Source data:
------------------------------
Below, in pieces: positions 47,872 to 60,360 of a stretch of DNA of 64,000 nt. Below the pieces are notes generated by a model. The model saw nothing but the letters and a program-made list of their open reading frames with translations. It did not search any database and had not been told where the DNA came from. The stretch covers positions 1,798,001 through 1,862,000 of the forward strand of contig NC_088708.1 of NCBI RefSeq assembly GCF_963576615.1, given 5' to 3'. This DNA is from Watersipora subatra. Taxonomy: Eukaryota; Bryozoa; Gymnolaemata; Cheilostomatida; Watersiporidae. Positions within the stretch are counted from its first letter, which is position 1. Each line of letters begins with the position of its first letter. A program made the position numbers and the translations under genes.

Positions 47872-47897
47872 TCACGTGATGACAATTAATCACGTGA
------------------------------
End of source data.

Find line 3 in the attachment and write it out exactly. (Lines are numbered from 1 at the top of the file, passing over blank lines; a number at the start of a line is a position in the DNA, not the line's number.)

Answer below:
47872 TCACGTGATGACAATTAATCACGTGA